Throughout history, scientists, philosophers, mathematicians and Phd students lacking funding for actual research have turned to the thought experiment in hopes of discovering something publishable, thereby retaining tenure and/or attracting the admiration of comely undergraduates. The best thought experiments throw light into dark corners of the universe and also provide other scientists, philosophers, mathematicians and destitute Phd students a way to kill time while waiting for the bus. Below is a classic thought experiment, pillaged from my book The Geeks' Guide to World Domination (Be Afraid, Beautiful People). I'll post a new thought experiment each day this week.

Schrödinger’s Cat

In 1949 the physicists Erwin Schrödinger and Albert Einstein got together to chat about reality. This led to a number of discoveries, among them the First Law of Physicist-Assisted Entropy, which states that “whenever two physicists get together to chat about reality, the total amount of reality (R) in the universe is decreased in direct proportion to the combined IQ of said physicists.” The FLOPAE was a product mostly of Schrödinger’s Cat, a thought experiment in which the feline in question was eventually pronounced both alive and dead at the same time (according to quantum physics…).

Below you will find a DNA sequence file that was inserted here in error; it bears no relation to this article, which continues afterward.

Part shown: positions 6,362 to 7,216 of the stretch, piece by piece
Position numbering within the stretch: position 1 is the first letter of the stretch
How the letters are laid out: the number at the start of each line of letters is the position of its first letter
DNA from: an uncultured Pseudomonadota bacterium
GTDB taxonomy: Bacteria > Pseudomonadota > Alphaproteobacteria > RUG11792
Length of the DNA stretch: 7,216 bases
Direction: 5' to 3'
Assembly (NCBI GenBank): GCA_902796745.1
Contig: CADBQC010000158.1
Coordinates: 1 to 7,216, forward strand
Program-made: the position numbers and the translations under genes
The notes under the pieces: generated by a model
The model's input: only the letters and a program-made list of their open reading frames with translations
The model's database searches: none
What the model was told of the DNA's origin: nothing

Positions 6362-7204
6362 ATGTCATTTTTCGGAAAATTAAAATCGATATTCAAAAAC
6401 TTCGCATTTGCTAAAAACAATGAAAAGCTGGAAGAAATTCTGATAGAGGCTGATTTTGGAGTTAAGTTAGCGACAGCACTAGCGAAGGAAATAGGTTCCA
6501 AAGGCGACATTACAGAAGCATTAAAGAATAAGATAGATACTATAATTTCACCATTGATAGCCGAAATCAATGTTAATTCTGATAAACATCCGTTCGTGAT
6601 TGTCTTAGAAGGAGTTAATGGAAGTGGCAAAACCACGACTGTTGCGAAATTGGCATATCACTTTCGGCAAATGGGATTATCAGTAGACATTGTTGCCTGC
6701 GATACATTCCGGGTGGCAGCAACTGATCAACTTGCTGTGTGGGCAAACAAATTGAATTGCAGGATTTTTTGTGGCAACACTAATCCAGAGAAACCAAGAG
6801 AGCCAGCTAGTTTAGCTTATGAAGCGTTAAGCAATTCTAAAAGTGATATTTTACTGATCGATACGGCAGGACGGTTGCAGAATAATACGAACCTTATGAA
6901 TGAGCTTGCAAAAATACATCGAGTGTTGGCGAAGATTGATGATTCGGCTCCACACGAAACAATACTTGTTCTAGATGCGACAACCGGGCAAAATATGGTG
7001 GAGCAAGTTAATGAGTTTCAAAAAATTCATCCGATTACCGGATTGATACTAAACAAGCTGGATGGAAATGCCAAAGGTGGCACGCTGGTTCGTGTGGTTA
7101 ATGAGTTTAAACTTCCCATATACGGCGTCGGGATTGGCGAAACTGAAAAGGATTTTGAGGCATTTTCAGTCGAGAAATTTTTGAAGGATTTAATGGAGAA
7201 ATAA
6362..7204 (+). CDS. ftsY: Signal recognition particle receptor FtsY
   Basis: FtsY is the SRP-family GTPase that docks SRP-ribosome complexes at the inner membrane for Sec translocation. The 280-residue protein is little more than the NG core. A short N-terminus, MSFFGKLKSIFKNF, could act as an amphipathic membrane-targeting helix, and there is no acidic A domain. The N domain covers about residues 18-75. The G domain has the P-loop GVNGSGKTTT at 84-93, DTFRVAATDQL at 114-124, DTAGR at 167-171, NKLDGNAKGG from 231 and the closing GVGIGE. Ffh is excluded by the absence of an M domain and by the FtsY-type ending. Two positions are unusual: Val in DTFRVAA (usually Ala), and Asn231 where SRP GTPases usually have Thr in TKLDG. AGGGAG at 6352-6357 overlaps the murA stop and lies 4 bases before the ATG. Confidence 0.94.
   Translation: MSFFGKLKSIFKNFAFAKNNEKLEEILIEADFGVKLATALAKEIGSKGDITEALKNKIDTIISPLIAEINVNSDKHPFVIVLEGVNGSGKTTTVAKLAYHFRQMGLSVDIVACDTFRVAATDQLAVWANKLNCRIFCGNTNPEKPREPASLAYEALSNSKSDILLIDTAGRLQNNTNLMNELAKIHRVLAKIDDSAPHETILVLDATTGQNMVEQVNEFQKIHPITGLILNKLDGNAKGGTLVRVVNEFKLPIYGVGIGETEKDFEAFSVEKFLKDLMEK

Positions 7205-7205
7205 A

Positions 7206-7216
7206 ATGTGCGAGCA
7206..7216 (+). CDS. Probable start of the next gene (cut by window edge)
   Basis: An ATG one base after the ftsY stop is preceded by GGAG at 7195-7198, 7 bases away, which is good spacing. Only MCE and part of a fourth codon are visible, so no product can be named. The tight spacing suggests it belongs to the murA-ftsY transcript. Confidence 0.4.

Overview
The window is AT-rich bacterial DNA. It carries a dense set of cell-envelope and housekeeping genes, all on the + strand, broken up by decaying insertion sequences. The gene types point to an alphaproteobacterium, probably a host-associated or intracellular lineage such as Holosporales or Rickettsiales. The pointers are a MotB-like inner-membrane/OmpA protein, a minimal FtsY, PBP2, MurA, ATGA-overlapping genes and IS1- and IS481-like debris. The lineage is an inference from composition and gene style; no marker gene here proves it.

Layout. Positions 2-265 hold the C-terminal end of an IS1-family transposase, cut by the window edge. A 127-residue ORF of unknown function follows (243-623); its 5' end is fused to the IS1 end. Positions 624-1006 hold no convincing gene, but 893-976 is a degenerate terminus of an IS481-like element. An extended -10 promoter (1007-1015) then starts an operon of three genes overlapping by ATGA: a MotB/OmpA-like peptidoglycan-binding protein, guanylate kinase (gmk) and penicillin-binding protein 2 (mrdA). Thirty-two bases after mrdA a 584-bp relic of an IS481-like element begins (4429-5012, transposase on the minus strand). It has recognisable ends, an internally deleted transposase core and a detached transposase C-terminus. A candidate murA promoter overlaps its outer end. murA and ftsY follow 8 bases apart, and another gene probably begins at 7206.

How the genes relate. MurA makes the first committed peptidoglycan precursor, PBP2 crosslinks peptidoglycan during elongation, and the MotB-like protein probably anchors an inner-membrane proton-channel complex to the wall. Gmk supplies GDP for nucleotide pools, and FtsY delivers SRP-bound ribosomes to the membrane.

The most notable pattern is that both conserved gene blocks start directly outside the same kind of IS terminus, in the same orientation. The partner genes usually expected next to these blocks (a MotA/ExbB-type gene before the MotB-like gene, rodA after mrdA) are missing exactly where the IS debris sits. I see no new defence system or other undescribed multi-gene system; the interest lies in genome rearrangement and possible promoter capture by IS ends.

First, imagine a cat in a box. You can't see in and the cat can’t see out. What the cat can see is a rock, a Geiger counter and a vial of poison. Now, the rock is slightly radioactive, with an exactly 50/50 chance of emitting a subatomic particle in the course of an hour. If the rock emits a particle, the Geiger counter will flip a switch that breaks the vial of poison, killing the cat. (Note to PETA: thought experiment.)

At the end of the hour, from the point of an observer outside the box, is the cat alive or dead? Maybe both at the same time? Has this event generated one world in which the cat is alive and another world in which the cat is dead?

Physicist Stephen Hawking said, “When I hear of Schrödinger’s Cat, I reach for my gun.”